The city of Toledo in central Spain is launching a two-day cultural festival themed around the Jewish holiday of Sukkot.
The festival, which ends on Oct. 12, will feature Sephardic music; workshops on how to build a sukkah – a flimsy hut where Jews eat during the holiday in memory of their ancestors’ nomadic existence in the Sinai Desert; and Sephardic cuisine.
“It’s a way for this city to reconnect to a Jewish past that was so rich, it was a second Jerusalem,” said Hugo dos Santos, a Portuguese man whose tourism firm, Meet Spain, is helping the municipality set up the Sukkot festival for the second year.
In 1391, there were five Talmudic schools and 10 synagogues in Toledo — once home to one of the Iberian Peninsula’s largest Jewish populations. The city’s Jewish population was converted to Christianity or exiled in the following years as part of the Spanish Inquisition – a campaign of religious persecution against Jews and other non-Christians led by the Spanish royal house and church. Today, fewer than 100 Jews live in Toledo.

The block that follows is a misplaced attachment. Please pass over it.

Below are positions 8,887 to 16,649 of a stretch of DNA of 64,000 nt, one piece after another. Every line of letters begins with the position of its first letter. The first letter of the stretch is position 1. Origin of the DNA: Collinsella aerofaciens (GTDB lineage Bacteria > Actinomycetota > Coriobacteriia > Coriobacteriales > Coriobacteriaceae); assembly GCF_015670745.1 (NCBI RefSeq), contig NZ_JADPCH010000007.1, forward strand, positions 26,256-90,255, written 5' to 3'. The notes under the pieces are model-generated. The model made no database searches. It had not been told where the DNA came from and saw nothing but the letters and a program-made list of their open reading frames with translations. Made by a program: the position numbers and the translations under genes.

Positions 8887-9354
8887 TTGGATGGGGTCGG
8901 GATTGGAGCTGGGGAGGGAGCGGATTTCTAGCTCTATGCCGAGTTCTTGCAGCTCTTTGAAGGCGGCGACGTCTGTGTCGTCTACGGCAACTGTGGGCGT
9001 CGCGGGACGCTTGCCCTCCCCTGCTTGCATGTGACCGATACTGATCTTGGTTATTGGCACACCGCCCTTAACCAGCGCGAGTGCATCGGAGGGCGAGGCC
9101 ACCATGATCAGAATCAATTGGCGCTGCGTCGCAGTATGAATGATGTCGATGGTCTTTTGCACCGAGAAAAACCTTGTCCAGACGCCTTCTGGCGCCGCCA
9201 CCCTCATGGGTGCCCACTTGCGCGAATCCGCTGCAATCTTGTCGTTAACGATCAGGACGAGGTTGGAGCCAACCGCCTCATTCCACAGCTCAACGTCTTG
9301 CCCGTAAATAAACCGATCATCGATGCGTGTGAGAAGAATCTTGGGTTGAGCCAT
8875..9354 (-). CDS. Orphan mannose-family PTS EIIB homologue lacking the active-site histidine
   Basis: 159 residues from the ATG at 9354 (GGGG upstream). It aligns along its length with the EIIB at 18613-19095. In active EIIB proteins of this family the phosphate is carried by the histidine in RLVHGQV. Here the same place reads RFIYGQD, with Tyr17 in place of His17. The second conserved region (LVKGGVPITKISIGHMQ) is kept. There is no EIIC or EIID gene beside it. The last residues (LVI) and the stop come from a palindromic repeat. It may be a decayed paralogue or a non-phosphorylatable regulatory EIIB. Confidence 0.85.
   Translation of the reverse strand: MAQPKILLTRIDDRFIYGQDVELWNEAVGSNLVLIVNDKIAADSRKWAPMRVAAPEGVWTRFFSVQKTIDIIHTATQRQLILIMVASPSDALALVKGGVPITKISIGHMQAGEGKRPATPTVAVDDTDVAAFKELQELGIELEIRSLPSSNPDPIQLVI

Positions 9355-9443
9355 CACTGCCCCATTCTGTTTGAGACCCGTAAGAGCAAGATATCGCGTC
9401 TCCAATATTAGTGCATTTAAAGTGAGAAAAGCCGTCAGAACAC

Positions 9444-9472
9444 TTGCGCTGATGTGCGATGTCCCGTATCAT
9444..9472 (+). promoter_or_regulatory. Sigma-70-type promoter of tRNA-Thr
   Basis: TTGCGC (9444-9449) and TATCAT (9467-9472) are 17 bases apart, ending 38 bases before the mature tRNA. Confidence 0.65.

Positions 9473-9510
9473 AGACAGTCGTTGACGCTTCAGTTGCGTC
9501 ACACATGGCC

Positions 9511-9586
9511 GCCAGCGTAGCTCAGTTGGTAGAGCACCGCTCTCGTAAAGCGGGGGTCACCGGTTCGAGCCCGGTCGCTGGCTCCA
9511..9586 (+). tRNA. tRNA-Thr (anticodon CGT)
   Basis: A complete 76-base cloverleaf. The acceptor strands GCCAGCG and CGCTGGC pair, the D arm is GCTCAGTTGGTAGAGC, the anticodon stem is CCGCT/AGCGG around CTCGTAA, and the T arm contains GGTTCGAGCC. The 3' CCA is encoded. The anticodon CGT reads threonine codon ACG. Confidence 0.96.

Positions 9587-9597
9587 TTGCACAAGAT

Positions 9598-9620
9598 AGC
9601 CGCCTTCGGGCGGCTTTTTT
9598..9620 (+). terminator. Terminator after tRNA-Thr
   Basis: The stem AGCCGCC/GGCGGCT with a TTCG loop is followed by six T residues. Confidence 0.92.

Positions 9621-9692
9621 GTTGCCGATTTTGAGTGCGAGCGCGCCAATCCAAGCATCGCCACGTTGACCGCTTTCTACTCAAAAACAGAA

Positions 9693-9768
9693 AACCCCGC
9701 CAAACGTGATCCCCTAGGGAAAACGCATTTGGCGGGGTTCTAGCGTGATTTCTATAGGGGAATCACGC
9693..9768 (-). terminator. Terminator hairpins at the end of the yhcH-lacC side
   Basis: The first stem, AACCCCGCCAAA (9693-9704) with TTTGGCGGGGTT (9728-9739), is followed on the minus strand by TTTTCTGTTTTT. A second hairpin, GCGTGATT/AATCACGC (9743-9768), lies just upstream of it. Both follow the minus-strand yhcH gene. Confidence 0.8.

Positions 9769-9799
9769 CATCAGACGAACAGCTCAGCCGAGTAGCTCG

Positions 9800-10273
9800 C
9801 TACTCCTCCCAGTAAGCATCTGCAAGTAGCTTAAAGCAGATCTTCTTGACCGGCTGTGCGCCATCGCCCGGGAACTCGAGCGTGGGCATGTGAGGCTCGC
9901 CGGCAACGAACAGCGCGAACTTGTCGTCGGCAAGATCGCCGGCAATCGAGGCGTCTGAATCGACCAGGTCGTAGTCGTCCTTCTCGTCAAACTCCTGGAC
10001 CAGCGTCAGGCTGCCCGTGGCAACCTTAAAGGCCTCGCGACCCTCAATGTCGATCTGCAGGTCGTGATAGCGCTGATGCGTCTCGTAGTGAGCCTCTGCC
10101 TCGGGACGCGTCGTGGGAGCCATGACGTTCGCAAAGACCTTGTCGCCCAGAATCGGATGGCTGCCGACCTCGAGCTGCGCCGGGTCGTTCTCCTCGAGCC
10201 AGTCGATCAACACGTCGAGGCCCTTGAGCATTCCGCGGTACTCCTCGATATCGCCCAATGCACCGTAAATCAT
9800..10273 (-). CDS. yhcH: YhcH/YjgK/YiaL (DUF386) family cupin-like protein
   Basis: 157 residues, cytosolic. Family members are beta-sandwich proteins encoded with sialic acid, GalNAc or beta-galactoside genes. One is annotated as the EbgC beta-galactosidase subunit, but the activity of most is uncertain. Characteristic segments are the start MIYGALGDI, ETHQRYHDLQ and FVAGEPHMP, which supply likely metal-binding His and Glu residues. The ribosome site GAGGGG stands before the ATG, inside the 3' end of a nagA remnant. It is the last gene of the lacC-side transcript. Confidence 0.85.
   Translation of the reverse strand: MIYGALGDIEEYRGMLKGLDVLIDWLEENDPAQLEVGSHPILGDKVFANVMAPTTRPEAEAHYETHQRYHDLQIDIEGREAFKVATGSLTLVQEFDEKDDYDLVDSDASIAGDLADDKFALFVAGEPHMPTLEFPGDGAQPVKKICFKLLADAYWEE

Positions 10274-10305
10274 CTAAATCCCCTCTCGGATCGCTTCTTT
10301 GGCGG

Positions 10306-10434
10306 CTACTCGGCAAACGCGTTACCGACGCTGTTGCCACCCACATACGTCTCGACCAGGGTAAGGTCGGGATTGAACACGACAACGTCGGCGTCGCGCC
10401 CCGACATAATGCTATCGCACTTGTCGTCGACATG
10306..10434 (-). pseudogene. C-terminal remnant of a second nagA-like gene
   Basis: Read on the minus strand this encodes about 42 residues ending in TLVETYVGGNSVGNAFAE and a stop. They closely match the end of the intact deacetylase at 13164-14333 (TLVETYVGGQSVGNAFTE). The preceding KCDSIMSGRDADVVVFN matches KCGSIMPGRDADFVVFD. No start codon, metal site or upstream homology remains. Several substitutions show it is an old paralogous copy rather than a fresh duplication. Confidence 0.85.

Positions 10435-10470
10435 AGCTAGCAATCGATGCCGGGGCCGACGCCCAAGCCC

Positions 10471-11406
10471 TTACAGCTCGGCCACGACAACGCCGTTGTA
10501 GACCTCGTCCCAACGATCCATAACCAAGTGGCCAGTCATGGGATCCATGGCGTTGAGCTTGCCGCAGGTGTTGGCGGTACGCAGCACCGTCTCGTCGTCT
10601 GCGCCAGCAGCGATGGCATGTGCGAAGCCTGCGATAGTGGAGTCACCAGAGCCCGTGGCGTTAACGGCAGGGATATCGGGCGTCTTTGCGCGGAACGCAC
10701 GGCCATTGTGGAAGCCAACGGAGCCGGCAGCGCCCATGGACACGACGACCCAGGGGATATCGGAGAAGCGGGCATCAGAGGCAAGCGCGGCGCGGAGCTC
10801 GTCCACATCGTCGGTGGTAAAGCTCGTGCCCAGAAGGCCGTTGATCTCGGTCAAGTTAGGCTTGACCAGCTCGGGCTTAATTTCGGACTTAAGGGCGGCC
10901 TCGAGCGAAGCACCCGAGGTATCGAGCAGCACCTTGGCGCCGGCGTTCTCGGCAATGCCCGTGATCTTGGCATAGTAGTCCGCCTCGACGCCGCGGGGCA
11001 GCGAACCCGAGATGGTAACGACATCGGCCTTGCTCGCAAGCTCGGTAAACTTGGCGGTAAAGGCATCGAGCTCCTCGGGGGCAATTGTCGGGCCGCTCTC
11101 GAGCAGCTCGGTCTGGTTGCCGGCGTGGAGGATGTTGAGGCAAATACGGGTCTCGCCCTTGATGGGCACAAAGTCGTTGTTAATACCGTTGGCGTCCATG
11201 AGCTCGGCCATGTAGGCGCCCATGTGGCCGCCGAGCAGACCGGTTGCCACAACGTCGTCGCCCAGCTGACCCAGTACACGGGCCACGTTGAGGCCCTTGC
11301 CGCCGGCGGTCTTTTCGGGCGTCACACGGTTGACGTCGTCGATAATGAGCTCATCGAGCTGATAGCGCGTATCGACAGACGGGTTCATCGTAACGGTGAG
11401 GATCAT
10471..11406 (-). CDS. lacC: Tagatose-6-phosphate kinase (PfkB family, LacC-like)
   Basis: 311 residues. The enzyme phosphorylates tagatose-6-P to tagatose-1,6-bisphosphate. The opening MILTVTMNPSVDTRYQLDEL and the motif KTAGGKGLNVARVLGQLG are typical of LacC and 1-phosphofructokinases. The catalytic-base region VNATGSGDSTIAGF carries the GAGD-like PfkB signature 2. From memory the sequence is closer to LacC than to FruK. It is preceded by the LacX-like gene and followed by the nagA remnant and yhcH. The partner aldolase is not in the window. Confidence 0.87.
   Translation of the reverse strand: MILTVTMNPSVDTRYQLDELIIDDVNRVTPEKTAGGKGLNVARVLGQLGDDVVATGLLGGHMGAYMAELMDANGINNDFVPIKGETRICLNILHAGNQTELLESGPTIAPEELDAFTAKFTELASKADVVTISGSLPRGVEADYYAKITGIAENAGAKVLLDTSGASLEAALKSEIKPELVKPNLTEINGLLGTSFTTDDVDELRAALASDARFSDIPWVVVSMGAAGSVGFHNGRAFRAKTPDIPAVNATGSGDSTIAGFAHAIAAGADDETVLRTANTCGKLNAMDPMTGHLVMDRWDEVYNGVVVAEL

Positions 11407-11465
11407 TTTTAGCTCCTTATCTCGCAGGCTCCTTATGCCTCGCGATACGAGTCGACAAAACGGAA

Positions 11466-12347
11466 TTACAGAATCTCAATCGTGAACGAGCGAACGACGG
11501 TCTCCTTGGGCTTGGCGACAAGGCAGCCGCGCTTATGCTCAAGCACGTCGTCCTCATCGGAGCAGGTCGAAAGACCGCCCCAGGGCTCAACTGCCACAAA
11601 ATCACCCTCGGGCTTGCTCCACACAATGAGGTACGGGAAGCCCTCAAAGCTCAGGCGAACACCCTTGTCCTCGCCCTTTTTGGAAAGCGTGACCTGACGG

Lawmakers in Spain and Portugal recently advanced legislation which would offer Spanish nationality to any proved descendants of Iberian Jews, or Sephardim. In parallel, dozens of municipalities that are rich with Jewish patrimonial sites in both countries have formed a network designed to promote the preservation and celebration of Sephardic heritage sites and culture.
Last year, the Federation of Jewish Communities of Spain asked the Spanish Catholic Church to hand over a museum which used to be synagogue and later a church.
Built 834 years ago, the Ibn Shushan Synagogue – or Santa Maria la Blanca church – is one of Spain’s most popular museums. It drew approximately 300,000 visitors in 2010, half of them locals.